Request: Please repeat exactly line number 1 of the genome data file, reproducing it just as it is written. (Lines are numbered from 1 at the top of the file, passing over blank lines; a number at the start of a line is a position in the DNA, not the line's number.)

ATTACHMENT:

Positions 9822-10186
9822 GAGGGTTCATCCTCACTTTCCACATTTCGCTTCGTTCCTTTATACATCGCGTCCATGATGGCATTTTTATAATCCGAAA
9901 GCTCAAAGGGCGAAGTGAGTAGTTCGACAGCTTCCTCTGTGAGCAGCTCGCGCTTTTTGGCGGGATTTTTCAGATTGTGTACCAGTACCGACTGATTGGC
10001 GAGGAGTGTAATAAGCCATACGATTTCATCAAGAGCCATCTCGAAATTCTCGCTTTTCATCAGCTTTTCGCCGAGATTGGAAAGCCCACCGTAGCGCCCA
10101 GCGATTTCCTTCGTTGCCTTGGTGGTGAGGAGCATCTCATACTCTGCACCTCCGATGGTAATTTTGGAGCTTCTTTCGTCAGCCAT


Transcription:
Positions 9822-10186